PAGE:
Gourmet meals for the ICU – A restaurateur feeds NHS staff
Bro Seb Giroux investigates
Some of you may already have wandered down Gray’s Inn Road, just North of Chancery Lane. Perhaps you’ve even been attracted by the façade at number°182. And, if you looked closer, you might have seen a row of empty wine bottles and, through the windows, the tables, velvety seats, lights and the whole décor of a quirky yet classy restaurant – the domain of Bro Otto Tepasse.
Bro Otto was born in May 1956 in a small village of Bavaria (Germany) called Frauenstetten. His family was already working in the hospitality sector, so it was without surprise that young Otto chose a career in catering. In the mid-1970s, he trained as a chef in the highly demanding kitchens of some of the top Parisian restaurants such as The Plaza Athénée, Maxims and La Tour d’Argent. During these formative years, he got exposed to the dazzling theatre that is French Haute Cuisine, an experience so rich that he would aim to recreate it in his own restaurant one day.
Soon, he decided to learn English, and to that end, he moved to London in 1976. He found his feet quickly by cooking in some of the most famous restaurants of the time, such as Mirabelle, Mossiman’s and Inigo Jones. For over thirty years, Bro Otto focused time and energy solely on his two passions, high-quality food and his family. He remained firmly attached to London, waiting patiently for his dream to come within reach. That was going to be in 2011. That year, he opened his restaurant, aptly named Otto’s.
His ambition has always been simple: to prepare high-quality meals, to cook them well, and to bring some of the lustre and extravagance he had witnessed in Paris back in the quiet serenity of his room. His speciality embodies it all. The canard à la presse may have been borrowed from the French. Still, the peculiar apparatus, the table-side showmanship and the patience it requires could almost make it quintessentially British.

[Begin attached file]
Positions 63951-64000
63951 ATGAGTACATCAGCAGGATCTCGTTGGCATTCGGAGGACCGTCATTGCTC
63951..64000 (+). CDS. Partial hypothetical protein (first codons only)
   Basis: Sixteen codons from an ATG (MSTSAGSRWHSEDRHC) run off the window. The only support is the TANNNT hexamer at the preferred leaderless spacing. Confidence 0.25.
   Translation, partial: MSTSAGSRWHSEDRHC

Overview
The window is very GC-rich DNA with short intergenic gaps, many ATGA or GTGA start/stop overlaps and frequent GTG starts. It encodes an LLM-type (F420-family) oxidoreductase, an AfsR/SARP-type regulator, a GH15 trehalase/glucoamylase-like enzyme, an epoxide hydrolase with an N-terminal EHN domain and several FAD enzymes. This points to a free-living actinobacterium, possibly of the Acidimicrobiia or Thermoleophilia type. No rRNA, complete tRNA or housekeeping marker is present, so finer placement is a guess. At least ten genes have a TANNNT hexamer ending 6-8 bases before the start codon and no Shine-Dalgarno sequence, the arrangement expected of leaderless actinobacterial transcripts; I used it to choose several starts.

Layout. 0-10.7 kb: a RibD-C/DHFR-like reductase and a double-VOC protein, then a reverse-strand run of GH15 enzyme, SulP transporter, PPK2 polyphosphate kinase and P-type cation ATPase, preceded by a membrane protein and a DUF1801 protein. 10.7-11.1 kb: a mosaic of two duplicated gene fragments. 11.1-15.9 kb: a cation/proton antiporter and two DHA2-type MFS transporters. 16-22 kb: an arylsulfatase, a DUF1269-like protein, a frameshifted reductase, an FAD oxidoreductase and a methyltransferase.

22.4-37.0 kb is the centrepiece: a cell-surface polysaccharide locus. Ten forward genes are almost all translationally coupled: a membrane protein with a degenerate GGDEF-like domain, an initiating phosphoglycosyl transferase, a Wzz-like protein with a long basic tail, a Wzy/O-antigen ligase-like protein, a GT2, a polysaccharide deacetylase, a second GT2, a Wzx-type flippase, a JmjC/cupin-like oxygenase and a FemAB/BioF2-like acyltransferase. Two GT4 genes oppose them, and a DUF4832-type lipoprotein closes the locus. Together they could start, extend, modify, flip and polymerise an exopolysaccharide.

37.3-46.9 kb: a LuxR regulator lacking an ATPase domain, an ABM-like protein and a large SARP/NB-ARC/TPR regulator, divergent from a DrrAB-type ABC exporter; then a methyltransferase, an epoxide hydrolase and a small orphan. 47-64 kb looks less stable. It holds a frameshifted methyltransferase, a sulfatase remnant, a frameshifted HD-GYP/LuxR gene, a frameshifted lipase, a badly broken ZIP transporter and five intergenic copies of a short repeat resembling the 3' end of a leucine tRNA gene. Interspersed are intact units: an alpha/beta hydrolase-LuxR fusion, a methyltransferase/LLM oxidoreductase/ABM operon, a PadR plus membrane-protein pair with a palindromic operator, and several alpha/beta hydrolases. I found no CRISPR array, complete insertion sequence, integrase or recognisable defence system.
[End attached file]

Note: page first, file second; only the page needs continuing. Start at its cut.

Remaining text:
Having achieved his lifelong goal, he turned to other interests. History doesn’t tell us who introduced him to Freemasonry. Perhaps one guest hoped to acquire an exclusive recipe in exchange for different kinds of secrets? Suffice to say, Bro Otto was initiated into Clapham Lodge No 1818 in January 2016, and his restaurant became more than ever a regular dining venue for many brethren.
But a disaster named Covid was coming. Early in 2020, Bro Otto’s daughter Lydia contracted the virus in New York and sadly passed away. Then, England entered in lockdown, forcing restaurants to close. Bro Otto was not one to switch everything off and wait for the storm to subside. With his wife, they learned how NHS staff, especially in Intensive Care Units (ICU), only had junk food to sustain themselves. That was not acceptable. Within three days, the whole staff voluntarily came back into the kitchen and prepared nutritious meals for the ICU staff at St Thomas’ Hospital. Every day until mid-June 2020, they cooked and delivered three-course meals. They started again in January 2021.
As part of his drive to “feed the NHS”, Bro Otto also welcomed young offenders on work experience. He also offered his full support to two young refugees who had survived a perilous journey to England. Under care from the Hammersmith & Fulham Council, and with Bro Otto’s invaluable assistance, they found a path to integrate into British society by preparing takeaway meals for the public to raise funds for the NHS.
For Clapham Lodge’s members, the generosity and dedication of their friend are perhaps even more valuable than his culinary talents. They all decided to support him in his selfless endeavour and raised £4,315, which they presented to him in February 2021, accompanied by three staff from St Thomas’.
This article is part of the Arena Magazine, Issue 44 April 2020 edition.
Arena Magazine is the official magazine of the London Freemasons – Metropolitan Grand Lodge and Metropolitan Grand Chapter of London.
Read more articles in the Arena Issue 44.